Cash Money

Four ways to increase cash flow on your investment property

When you’re thinking about buying an investment property, one of the most important factors is a positive cash flow. Sometimes investors buy rental properties and settle for a negative cash flow, hoping the property will appreciate quickly. This isn’t always the wisest choice.

But let’s rewind. What is cash flow, exactly? Cash flow is the revenue generated by your investment property after expenses. When you calculate expenses, you need to include more than just your mortgage payment, insurance, and property taxes. Repairs, maintenance, HOA fees, vacancies, and any other costs you may have count too.

So, how do you calculate cash flow on your investment property? It’s pretty easy once you figure out what your expenses are. All you have to do is subtract your costs from the total rent payments you receive each month. Ideally, the figure you come up with is a positive number. If it’s negative or not as high as you’d like it to be, there are some steps you can take to help it grow. We outline some strategies for increasing the cash flow on your investment property below.

 Know your market value

It seems simple, but do some research and see what similar properties are renting for in your area. Compare both the inside and outside of the units to make sure you’re renting at a fair price. If you’re charging below market value, increasing rent is an effective way to boost your cash flow.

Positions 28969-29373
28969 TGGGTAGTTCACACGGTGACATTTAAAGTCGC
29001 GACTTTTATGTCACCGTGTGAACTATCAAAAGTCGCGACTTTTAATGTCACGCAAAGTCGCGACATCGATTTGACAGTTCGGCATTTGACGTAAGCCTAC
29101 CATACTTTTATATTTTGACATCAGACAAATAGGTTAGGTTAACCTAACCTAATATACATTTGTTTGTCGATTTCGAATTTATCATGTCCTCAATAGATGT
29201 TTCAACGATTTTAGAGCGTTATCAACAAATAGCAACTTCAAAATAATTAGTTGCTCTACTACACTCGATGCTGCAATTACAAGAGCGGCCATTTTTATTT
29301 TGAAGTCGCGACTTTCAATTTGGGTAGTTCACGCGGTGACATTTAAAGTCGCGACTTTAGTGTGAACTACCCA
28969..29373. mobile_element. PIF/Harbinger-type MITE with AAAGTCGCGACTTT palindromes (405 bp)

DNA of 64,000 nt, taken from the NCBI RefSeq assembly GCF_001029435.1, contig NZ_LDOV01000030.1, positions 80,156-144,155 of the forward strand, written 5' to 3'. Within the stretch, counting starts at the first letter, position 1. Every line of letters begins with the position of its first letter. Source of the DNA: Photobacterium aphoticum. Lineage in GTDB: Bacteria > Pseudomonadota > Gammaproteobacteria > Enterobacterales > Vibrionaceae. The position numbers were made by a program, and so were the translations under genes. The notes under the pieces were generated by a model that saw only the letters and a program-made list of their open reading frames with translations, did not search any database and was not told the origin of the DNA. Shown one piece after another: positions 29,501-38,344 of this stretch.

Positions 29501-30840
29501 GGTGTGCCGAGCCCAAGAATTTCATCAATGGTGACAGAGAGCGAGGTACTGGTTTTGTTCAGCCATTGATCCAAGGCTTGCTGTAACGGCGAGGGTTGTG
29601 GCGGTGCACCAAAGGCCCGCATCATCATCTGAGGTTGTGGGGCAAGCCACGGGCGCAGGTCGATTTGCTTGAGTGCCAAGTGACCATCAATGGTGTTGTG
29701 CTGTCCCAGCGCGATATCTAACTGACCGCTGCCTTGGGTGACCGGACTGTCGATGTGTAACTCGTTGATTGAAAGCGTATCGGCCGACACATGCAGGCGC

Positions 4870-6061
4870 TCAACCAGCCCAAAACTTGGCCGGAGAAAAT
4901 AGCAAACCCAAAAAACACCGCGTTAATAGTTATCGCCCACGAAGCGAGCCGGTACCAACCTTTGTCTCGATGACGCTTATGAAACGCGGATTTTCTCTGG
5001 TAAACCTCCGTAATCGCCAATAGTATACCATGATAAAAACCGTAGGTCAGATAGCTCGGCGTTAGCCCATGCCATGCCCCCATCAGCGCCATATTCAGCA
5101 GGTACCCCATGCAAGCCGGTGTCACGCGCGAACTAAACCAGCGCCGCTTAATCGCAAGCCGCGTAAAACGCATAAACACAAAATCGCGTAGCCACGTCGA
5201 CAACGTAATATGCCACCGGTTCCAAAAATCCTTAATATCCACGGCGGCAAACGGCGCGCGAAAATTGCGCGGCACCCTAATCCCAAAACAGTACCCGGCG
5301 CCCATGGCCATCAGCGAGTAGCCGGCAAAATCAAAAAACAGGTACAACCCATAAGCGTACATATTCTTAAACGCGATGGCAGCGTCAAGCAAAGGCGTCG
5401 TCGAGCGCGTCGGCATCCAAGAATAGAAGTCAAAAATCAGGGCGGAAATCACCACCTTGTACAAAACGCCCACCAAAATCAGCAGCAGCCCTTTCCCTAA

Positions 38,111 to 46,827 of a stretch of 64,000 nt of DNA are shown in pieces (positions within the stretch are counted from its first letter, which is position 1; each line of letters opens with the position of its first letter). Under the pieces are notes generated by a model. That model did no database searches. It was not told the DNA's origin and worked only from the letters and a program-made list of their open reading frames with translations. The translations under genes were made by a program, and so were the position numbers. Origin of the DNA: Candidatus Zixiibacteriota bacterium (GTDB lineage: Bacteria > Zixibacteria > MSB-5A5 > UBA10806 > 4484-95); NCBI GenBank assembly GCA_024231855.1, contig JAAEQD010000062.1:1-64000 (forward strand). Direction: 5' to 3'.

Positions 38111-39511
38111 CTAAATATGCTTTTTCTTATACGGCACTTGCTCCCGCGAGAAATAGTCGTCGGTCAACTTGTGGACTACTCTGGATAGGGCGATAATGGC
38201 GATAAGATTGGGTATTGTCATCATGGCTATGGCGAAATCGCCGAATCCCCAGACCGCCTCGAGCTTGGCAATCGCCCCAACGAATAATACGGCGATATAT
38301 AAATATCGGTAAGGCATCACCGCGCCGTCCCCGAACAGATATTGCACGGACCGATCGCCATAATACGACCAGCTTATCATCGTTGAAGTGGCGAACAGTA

Don’t be afraid to make improvements

Many landlords balk at the idea of improving their rental properties. However, increasing the value of your building means you can increase your rental price as much as a couple hundred dollars per month, thereby enhancing your cash flow.

 Get a two- or three-year lease

Aside from vacancies, one of the biggest drains on cash flow is tenant turnover. When a tenant moves out you have to clean and paint to get the unit ready for new renters. Finding tenants who are looking to stay long-term will reduce the frequency of these costs.

 Repair for value, not price

When something needs to be repaired, cheap is seldom better. Putting a Band-Aid on a problem rather than spending the money to fix it permanently will come back to haunt you time and again. Repairing for value will ultimately save you money in the long term. And it could keep your your tenants around longer, too.


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Kate Kasbee
Kate Kasbee is a blogger and freelance copywriter living in Los Angeles. She has a background in real estate marketing and has also written about a variety of subjects including pet care, how to adopt a vegan diet, and technology. Prior to living in sunny California, Kate spent eight years in Chicago where she lived in nine different apartments in five different neighborhoods. Though she’s not quite done exploring, Kate dreams of planting her roots and owning a home with creaky floors and plenty of land for starting an organic farm.
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